Chirped by Cass and Tina
A book club is a great way to meet new people, share book discussions and experiences with a group of friends, and get you out of your overly quiet nest. Cass started her own book club in 2005, Tina has been in three different book clubs since 2001, for a while all at once! Our mutual book club participates in a fundraiser for childhood cancer. For one of their benefit events last spring, we put together a how-to “Book Club in a Basket” as a raffle prize. Maybe this post will inspire you to start up your own book club, give you some ideas for putting together your own great raffle basket for a cause you and your friends support, or add a little extra spice to your existing club’s next gathering!
Book Club in a Basket – A Starter Kit for Beginners
So you want to start a book club? It doesn’t take much! Just a good book, a few friends who like to read, and your calendars. Next pick a venue, add some refreshments (or even some book-related props?), and you’ve got the makings of a fun gathering that will open up new horizons not only in what you read, but also what you get out of reading. So round up some friends! This basket will jump-start your first meeting!
My Grandmother Asked Me to Tell You She’s Sorry, by Fredrik Backman. (3 copies) From the back cover: “…a story about life and death and one of the most important human rights: the right to be different.” Written by the author of A Man Called Ove, it’s a book about unusual friendships and solitary characters connecting and strengthening each other.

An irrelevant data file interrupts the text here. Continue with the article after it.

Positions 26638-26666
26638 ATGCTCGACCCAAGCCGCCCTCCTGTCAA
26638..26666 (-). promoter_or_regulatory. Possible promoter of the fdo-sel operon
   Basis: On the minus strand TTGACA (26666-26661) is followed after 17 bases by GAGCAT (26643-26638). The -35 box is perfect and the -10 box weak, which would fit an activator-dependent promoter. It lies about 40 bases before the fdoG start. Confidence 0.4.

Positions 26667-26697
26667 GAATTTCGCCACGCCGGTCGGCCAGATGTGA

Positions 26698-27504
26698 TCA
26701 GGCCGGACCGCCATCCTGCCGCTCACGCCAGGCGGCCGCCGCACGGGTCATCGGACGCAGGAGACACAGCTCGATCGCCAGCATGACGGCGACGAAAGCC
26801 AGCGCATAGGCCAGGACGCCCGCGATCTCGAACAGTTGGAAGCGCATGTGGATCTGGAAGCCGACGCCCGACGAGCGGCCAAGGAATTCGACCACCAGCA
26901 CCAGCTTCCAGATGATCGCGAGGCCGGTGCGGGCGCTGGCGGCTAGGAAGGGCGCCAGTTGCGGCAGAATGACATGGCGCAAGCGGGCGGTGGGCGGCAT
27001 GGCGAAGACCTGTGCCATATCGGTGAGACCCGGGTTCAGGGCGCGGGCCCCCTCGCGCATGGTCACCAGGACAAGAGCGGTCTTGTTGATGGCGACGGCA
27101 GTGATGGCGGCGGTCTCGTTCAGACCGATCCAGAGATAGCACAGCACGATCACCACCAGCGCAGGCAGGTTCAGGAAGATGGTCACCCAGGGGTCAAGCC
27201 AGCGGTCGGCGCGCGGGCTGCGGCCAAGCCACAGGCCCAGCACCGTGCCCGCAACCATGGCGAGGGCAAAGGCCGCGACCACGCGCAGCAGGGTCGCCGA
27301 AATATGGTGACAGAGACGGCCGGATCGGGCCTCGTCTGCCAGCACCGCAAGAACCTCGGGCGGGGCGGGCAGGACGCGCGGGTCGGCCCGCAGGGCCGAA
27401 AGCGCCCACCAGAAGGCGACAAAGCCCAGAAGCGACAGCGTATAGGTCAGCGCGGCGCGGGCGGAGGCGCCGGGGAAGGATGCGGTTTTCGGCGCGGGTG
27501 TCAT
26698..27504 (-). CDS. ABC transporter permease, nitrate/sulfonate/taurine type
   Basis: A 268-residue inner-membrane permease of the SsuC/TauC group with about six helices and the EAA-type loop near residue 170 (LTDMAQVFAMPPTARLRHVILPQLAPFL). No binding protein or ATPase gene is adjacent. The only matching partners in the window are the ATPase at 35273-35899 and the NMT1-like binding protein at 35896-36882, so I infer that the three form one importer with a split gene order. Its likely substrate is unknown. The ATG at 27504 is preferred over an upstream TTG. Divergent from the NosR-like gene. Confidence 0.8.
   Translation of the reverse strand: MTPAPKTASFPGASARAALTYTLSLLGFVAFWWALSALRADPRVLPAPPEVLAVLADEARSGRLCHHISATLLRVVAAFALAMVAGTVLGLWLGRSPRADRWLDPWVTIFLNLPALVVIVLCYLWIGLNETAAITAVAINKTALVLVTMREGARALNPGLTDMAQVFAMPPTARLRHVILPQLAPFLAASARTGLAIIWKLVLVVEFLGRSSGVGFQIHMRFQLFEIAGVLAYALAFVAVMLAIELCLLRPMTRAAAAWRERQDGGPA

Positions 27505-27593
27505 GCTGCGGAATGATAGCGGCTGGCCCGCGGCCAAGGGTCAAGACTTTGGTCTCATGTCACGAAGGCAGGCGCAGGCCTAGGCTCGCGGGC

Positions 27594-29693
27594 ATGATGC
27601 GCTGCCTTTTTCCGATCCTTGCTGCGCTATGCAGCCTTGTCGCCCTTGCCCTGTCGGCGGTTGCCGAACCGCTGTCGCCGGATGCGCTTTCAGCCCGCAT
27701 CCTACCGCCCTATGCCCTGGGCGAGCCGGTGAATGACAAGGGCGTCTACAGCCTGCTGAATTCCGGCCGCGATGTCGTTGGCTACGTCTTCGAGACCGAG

While the ideal size of a book club is probably six to nine people, certainly three is a good starting point. If your group is larger, award your two extra copies to the first two people to RSVP! (Or return the extras to Barnes & Noble, with included gift receipts, and pick out your next two book choices instead.)
Book-Related Goodies: (some could be party favors awarded to members who “get” the reference, others make tasty refreshments while also loosely connecting to this particular book!)
- Wine (2 reds, 2 whites): for the Sea Angel
- Coffee (both caffeinated and decaf): for the Princelings, George, Mum & Halfie?
- Hot Chocolate: from Alf to Elsa
- Double Chocolate Dreams Recipe, cocoa & chocolate chips: for Elsa, the Chosen One & the Wurse
- Chocolate filled Pirouettes in a Tin: for Maud to fill with more Dreams, or Granny to “smoke”?
- Graham Cracker Scooby Snacks: for the Wurse
- More Cookies: for the Wurse
- Hand Sanitizer: for the Monster
- First Aid Kit: for Granny
- Lint Brush: for the Princess of Miploris
- Clip Board: for the Girl who said No
- Letters to My Grandchild: Write Now. Read Later. Treasure Forever: small book of starter prompts for letters the group could write to their own grandchildren! We picked ours up at Barnes & Noble, but it’s available at other online sites, too.
- Discussion Questions: Our copy of the book had questions at the back, but if yours doesn’t, just search for readers’ guides online or see our link here.